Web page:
Secondary Thrombocytosis Workup

Updated: Dec 24, 2018
  • Author: Koyamangalath Krishnan, MD, FRCP, FACP; Chief Editor: Srikanth Nagalla, MBBS, MS, FACP  more...
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Laboratory Studies

The laboratory workup in cases of secondary thrombocytosis (reactive thrombocytosis) includes the following:

  • Erythrocyte sedimentation rate (ESR), C-reactive protein (CRP)

  • Cytogenetic analysis

  • Leukocyte alkaline phosphatase, vitamin B-12

  • Antinuclear antibody (ANA), rheumatoid factor (RF)

  • Iron studies (serum iron, total iron-binding capacity [TIBC], serum ferritin)

  • Peripheral blood smear review

If the clinical presentation does not clearly differentiate between primary (clonal) and secondary thrombocytosis, further tests may be indicated to exclude or confirm a diagnosis of disorders that cause clonal thrombocytosis, as follows:

  • Cytogenetic studies: The presence of the Philadelphia chromosome (Ph) found in chronic myelogenous leukemia (CML) may also be identified using reverse transcriptase-polymerase chain reaction (RT-PCR) to identify the bcr-abl fusion transcript or by using Southern blot analysis for identification of bcr-abl genomic rearrangements.

Essential thrombocythemia is a diagnosis of exclusion that is based on the following numeric criteria (adapted from Hoffman R. Primary thrombocythemia. In: Hoffman R, Benz EJ Jr, Shattil SJ, et al, eds. Hematology: Basic Principles and Practice. 3rd ed. Philadelphia, Pa: Churchill Livingstone; 2000:1188-204). [4] Patients who meet criteria 1-5 and more than three of criteria 6-11 are considered to have essential thrombocytosis.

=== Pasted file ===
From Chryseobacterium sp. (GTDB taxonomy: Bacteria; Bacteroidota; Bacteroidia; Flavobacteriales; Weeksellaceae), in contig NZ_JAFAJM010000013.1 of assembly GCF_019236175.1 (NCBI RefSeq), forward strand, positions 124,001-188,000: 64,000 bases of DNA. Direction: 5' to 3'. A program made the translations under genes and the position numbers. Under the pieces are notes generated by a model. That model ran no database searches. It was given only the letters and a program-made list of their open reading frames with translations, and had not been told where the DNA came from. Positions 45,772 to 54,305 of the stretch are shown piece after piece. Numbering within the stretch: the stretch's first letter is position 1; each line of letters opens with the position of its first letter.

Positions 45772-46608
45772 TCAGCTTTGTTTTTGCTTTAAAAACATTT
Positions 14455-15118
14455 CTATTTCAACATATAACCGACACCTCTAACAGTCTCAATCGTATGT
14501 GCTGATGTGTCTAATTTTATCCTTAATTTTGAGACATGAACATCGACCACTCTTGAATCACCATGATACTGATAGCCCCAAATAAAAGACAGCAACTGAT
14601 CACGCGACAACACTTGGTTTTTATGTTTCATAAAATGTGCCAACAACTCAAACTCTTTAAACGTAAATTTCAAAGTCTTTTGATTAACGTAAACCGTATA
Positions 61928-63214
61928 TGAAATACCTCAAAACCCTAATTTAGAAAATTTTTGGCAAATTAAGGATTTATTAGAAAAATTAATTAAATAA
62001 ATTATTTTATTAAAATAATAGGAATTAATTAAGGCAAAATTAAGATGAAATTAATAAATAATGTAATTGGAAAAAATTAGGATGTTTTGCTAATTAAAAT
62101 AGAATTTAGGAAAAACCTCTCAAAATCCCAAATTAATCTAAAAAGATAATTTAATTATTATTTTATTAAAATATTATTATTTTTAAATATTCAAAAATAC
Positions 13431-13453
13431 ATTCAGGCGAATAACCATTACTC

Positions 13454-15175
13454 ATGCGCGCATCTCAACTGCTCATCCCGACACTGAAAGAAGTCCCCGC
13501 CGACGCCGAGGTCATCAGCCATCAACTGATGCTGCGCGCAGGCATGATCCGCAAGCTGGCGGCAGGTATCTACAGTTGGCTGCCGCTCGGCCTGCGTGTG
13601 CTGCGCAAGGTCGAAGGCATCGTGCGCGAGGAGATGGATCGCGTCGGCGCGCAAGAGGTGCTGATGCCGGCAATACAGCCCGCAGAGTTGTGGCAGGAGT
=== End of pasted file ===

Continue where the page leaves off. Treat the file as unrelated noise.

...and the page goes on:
1. Platelet count greater than 600,000/mm3 on two occasions, separated by a 1-month interval

  2. Absence of an identifiable cause of secondary thrombocytosis

  3. Normal red blood cell mass

  4. Absence of significant bone marrow fibrosis (ie, less than one third of the bone marrow)

  5. Absence of the Philadelphia chromosome (Ph) by karyotyping or absence of the bcr-abl fusion product

  6. Splenomegaly by physical examination or ultrasonography

  7. Bone marrow hypercellularity with megakaryocyte hyperplasia

  8. Presence of abnormal bone marrow hematopoietic progenitor cells as determined by the growth of endogenous erythroid cells and/or megakaryocyte colonies with increased sensitivity to interleukin-3 (IL-3)

  9. Normal levels of CRP and IL-6

  10. Absence of iron deficiency anemia, as documented by either a normal bone marrow–stainable iron or normal serum ferritin level

  11. In females, demonstration of clonal hematopoiesis by restriction fragment length polymorphism (RFLP) analysis of genes present on the X chromosome


Imaging Studies

Perform an ultrasound of the abdomen if the presence of splenomegaly is uncertain.